Blackout curtains behind vertical blinds can be a great solution for maximizing light control and privacy in your Dubai home. Here's a breakdown of the pros and cons, along with some installation tips:


    • Enhanced Light Blocking: Vertical blinds, while offering some light control, may not completely block out harsh sunlight. Blackout curtains behind them create an extra layer of darkness, perfect for bedrooms or media rooms.
    • Improved Privacy: Blackout curtains add an extra barrier to outside visibility, ensuring complete privacy when needed.
    • Increased Insulation: Blackout curtains act as an additional thermal layer, helping to keep your home cooler in the hot Dubai climate.


    • Bulk and Stacking: Adding curtains behind blinds can create a bulky look, especially when the curtains are stacked open. Consider choosing a sleek curtain rod and lightweight blackout curtains to minimize this effect.
    • Operation of Blinds: Ensure the curtain rod placement allows for full operation of the vertical blinds. You might need to install the rod further away from the window or choose a space-saving curtain rod design.
    • Overall Style: Blackout curtains can create a more traditional look compared to vertical blinds. Consider if this combination complements your existing décor.

    Installation Tips:

    1. Measure Twice, Cut Once: Measure the width and height of the window area where you want the curtains to hang.
    2. Choose the Right Hardware: Select a curtain rod that can support the weight of the blackout curtains and is strong enough to extend past the vertical blinds for proper clearance. Consider a double curtain rod system if you also want to hang sheer curtains in front of the vertical blinds.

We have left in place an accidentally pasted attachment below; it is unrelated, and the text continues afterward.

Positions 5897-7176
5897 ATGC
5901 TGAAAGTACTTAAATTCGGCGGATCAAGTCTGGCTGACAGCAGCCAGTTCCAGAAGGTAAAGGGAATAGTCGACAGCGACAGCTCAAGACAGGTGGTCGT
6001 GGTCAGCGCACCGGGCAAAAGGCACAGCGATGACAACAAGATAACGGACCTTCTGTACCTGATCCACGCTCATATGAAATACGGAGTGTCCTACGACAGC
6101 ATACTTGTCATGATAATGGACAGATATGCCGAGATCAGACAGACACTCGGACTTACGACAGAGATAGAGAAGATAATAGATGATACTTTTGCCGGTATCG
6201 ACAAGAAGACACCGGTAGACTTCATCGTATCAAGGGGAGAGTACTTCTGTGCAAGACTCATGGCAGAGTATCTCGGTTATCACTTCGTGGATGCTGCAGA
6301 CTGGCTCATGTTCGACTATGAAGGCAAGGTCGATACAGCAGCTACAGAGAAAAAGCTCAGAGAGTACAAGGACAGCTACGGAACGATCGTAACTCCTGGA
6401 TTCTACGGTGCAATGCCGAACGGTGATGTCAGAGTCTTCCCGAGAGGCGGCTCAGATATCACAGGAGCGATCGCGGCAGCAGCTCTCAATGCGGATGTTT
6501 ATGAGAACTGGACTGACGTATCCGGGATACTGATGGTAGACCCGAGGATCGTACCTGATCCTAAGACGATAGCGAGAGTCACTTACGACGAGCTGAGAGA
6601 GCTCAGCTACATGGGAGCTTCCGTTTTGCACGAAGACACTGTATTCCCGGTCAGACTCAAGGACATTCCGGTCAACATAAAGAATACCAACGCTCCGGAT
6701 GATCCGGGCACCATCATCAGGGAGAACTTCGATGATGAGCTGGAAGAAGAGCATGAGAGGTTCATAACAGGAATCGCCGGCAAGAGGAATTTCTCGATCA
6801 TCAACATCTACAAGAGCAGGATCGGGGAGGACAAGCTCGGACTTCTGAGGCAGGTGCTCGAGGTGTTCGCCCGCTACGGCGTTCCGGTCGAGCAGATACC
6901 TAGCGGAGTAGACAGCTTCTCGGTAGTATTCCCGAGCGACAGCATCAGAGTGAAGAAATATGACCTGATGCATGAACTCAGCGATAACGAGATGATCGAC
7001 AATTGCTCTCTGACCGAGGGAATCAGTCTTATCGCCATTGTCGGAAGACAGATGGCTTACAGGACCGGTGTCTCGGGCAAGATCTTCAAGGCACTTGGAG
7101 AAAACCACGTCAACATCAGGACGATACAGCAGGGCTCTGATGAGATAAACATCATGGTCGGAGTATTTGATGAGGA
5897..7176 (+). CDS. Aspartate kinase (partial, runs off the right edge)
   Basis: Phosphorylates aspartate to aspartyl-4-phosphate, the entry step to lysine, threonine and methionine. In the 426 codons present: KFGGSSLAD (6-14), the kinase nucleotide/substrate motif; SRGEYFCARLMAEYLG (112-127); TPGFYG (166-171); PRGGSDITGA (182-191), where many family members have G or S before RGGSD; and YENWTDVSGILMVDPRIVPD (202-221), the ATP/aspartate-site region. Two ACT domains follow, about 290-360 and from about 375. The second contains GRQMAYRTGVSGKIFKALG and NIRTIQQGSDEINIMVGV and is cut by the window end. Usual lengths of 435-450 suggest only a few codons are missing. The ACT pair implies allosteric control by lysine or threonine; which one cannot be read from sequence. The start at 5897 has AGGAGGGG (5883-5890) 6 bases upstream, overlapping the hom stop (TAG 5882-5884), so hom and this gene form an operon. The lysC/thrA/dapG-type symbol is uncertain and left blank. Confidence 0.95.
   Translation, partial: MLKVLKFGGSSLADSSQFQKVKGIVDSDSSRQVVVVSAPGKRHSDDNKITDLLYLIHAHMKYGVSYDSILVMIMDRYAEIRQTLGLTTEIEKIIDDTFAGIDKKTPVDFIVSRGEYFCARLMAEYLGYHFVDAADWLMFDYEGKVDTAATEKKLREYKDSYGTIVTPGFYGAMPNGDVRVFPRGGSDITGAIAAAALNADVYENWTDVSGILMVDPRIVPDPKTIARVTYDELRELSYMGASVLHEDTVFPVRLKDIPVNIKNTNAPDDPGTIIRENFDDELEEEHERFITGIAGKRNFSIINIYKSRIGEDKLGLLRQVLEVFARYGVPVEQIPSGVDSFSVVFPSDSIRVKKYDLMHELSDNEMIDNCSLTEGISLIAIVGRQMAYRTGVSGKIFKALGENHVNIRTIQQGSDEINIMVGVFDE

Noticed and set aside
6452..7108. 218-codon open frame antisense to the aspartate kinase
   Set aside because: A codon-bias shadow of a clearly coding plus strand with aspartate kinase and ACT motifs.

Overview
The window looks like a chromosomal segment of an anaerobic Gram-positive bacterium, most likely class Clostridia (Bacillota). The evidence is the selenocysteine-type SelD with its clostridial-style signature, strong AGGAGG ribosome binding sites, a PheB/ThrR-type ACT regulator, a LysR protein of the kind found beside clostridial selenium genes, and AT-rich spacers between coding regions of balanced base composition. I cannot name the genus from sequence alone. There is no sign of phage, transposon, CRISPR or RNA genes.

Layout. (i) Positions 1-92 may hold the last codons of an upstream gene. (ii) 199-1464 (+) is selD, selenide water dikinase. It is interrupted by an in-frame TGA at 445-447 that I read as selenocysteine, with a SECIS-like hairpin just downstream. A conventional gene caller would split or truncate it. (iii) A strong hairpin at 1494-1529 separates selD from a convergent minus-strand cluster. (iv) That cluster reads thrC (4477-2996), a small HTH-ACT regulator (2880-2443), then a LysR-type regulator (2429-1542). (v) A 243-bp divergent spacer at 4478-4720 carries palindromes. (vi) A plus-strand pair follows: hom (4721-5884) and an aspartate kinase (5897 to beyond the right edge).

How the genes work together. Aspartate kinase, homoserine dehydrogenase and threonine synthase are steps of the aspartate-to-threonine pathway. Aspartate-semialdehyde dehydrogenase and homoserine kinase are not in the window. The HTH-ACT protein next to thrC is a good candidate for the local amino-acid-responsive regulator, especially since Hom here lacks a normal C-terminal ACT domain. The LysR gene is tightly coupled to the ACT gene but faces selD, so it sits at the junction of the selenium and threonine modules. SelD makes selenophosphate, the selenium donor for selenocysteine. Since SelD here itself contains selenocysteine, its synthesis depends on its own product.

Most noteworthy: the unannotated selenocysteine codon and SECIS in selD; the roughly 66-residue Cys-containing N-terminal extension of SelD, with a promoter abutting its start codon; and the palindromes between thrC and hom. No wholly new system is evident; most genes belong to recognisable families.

3. Mounting the Rod: Mount the curtain rod on the wall above the window, ensuring it's level and clear of the vertical blind headrail. Use appropriate wall anchors for secure installation, especially if your walls are drywall.
    4. Hanging the Curtains: Hang your blackout curtains on the installed rod using curtain rings or clips. Opt for blackout curtains with grommets for a more polished look and easier hanging.

    Alternatives to Consider:

    • Blackout Vertical Blinds: Some manufacturers offer blackout vertical blinds that combine light-blocking fabric with the functionality of vertical blinds. This eliminates the need for additional curtains.
    • Double Roller Blinds: A double roller blind system combines a blackout roller blind with a sunscreen or sheer roller blind. This allows for complete light control and privacy while offering the option for diffused light during the day.

    By weighing the pros and cons and considering the installation tips, you can decide if blackout curtains behind vertical blinds are the right solution for your Dubai home. If you prioritize complete darkness and privacy, this combination can be highly effective. However, if aesthetics and ease of operation are your primary concerns, explore alternative options like blackout vertical blinds or double roller blinds.

    comment photo
  • Betsy Betsy on May 04, 2024

    Hi Diane: Have you considered putting the curtains over the blinds? You can use traverse rods and push them back when not in use.